Slovenian Bishops Speak Out on Rupnik case: What’s there to Know

Both the alleged victims of Slovene Father Marko Ivan Rupnik and the bishops of his native Slovenia have spoken out about the disgraced artist’s welcome into a new diocese, as well as the pope’s decision to waive a statute of limitations under church law, thereby allowing canonical proceedings to begin.

Newsroom (31/10/2023 09:34, Gaudium Press) In the wake of Pope Francis’s Oct. 27 decision to waive the statute of limitations in canon law, five of Rupnik’s presumed victims signed and released a brief statement that was shared in Italian media, saying they were “very surprised” by the announcement.

They voiced hope that “this is a suitable step towards seeing the truth fully known,” and said they are awaiting “further developments.”

Rupnik, who has been accused of sexual abuse and misconduct by at least 25 adult women, with the alleged abuse stretching over roughly a 30-year period, is one of the Catholic Church’s most famed artists, whose murals adorn chapels and shrines around the world, including the Vatican and the Marian shrine in Lourdes.

When allegations first arose and were sent to the Vatican’s Dicastery for the Doctrine of the Faith, the department denied a request on the part of the Jesuits to open a canonical trial on grounds that a statute of limitations applied because the alleged victims were adults.

Rupnik nevertheless was expelled from the Jesuits earlier this year after refusing to comply with an internal investigation that found a high degree of credibility to the charges, and for his refusal to obey orders transferring him to another community.

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On Oct, 25, the Diocese of Koper in Slovenia announced that Bishop Jurij Bizjak had accepted Rupnik into the diocese on grounds that he had not been formally sentenced to any crime, and that until that happened, he was free to engage in public ministry.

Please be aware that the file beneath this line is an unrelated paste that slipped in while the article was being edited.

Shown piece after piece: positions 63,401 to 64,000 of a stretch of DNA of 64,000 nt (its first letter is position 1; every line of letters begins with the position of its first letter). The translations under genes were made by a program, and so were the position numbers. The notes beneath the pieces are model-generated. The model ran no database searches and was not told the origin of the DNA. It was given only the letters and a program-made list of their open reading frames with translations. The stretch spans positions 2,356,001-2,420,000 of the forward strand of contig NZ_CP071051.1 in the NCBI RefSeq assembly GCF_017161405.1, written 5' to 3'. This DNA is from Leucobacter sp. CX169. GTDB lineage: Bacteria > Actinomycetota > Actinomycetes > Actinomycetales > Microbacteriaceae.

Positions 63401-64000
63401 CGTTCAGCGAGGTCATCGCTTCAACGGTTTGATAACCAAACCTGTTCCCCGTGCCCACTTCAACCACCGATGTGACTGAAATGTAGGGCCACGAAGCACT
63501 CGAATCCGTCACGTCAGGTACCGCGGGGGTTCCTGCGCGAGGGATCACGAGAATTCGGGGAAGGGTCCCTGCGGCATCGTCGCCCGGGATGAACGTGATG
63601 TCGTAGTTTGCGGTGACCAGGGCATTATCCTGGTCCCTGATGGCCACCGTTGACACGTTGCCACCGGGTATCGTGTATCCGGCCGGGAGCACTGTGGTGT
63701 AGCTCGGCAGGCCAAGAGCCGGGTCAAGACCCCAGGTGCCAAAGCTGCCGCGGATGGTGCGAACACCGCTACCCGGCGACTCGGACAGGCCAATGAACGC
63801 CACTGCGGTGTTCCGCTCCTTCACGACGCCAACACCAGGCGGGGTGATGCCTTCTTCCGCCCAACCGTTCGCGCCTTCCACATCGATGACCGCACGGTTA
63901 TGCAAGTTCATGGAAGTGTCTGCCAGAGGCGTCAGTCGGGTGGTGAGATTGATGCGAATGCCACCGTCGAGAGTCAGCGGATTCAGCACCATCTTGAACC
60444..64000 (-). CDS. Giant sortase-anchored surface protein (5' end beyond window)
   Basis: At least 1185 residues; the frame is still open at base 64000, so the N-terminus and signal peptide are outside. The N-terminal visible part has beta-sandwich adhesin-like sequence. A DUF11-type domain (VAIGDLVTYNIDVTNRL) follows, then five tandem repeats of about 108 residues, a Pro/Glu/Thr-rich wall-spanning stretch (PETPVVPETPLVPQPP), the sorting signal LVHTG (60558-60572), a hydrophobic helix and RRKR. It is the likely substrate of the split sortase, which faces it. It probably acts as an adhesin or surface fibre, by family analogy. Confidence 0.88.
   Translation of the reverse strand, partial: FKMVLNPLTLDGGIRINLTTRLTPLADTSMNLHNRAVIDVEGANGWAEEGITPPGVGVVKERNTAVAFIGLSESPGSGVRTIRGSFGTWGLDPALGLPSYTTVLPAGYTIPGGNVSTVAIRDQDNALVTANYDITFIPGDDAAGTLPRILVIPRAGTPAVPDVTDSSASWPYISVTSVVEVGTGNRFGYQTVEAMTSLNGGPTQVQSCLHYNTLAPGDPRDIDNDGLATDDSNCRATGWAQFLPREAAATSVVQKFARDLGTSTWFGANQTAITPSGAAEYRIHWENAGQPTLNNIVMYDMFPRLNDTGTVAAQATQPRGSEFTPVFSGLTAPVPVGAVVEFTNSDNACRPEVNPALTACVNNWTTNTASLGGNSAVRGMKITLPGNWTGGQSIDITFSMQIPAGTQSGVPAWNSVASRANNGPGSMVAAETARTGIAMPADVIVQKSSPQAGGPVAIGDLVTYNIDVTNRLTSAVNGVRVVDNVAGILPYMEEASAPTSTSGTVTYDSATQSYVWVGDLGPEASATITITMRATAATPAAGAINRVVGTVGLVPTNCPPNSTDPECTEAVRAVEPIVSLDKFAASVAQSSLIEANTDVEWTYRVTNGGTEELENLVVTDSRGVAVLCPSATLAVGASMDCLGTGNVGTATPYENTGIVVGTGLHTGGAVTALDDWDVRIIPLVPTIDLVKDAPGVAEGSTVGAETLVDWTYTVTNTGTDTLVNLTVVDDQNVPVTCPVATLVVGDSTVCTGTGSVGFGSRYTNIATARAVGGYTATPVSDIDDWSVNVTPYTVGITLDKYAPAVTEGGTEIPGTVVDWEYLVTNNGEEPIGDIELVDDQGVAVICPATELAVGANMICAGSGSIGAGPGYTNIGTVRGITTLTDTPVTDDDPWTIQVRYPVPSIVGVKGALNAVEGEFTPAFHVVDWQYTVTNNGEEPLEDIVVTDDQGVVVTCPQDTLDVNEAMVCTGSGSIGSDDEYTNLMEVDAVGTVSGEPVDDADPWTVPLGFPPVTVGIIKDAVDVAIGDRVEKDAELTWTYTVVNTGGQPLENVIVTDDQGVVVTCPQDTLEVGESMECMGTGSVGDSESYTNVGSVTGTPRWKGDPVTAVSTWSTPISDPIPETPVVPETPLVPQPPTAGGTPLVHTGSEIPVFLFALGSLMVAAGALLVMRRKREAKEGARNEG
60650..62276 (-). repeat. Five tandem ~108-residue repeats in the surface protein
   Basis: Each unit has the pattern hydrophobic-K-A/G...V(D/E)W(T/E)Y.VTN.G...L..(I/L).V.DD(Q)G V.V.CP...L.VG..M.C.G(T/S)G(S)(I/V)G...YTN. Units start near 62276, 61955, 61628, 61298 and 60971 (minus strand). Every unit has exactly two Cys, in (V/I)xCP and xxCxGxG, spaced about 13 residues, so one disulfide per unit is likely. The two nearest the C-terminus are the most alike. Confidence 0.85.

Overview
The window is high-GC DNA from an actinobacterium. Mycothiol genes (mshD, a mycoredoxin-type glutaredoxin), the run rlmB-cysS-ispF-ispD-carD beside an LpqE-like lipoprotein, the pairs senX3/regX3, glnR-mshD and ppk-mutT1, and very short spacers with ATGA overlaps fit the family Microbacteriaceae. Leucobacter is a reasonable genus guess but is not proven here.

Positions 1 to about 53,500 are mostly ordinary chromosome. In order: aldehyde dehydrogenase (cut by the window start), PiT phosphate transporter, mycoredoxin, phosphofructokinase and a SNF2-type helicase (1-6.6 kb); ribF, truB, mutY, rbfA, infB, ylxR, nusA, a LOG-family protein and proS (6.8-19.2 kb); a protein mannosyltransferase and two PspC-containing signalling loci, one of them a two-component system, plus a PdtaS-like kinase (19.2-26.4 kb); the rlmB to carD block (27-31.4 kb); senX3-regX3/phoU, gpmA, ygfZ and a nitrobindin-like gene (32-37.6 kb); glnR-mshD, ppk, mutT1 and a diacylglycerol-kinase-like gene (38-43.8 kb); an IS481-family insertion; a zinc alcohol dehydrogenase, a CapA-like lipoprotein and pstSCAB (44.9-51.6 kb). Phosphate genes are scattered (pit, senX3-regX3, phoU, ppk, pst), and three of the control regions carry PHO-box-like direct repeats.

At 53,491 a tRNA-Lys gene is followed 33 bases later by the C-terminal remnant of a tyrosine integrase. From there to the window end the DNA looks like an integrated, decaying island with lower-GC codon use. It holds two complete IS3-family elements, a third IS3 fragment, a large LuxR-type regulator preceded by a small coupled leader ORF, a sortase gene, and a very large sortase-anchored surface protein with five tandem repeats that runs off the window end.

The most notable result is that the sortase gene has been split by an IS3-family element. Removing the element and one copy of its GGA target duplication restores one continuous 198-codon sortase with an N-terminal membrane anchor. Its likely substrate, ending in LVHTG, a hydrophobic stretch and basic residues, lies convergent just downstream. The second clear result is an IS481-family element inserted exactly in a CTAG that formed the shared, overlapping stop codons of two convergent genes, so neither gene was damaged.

Two days later, on Oct. 27, the Vatican issued a statement announcing that the Pontifical Commission for the Protections of Minors, a body created by Pope Francis in 2014, had flagged “serious problems in the handling” of the case, prompting the pontiff to lift the statute of limitations.

In a statement issued the same day, Bishop Andrej Saje of Novo Mesto and president of the Slovenian Bishops’ Conference, said the Slovenian Bishops Conference (SŠK) “did not participate in the process of Rupnik’s incardination to the Diocese of Koper.”

“Each bishop is autonomous and independent in this regard, so he is not obliged to inform the SŠK about it,” Saje said, noting that the SŠK already took a position on the Rupnik case in December 2022.

At that time, on Dec. 21, 2022, the SŠK convened an extraordinary session in Ljubljana in which they voiced support for Rupnik’s alleged victims “in their quest for truth and justice.”

“It’s never the victims’ fault! We are on the side of the victims. We express our sympathy and closeness to them and pledge to help them. We also want to stand by the wider community,” the bishops said, voicing regret that “the inadmissible acts remained hidden for so many years” and that the victims “were not really heard.”

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The bishops also established a special email account where potential Rupnik victims could write in and asked other victims of abuse within church communities not to be afraid to come forward.

In his Oct 27 statement, Saje quoted a Letter to the People of God published by members of Pope Francis Synod of Bishops on Synodality on Oct. 25, saying, “The Church of our time is obliged, in the spirit of conversion, to listen to those who have been victims of abuse by members of the church body, and to make a concrete and structural commitment so that this will not happen again.”

In this spirit, Saje said, “the Church’s commitment to greater transparency and zero tolerance towards physical, sexual, psychological and spiritual violence continues to apply.”

Referring to Rupnik’s expulsion from the Jesuits in June, Saje said that “such an extreme measure cannot be understood otherwise as a criminal sanction for serious, inadmissible acts.”

The Slovenian bishops, he said, “are on the side of the victims, so that they will be heard and that they will get justice.”

“Those responsible in the Church will monitor what is happening in our church communities, so that in the future there will be no abuse of authority by persons who have any leadership role in the Church,” he said, adding that preparations are currently underway to establish a new entity for support and prevention.

  • Raju Hasmukh with files from Crux Now

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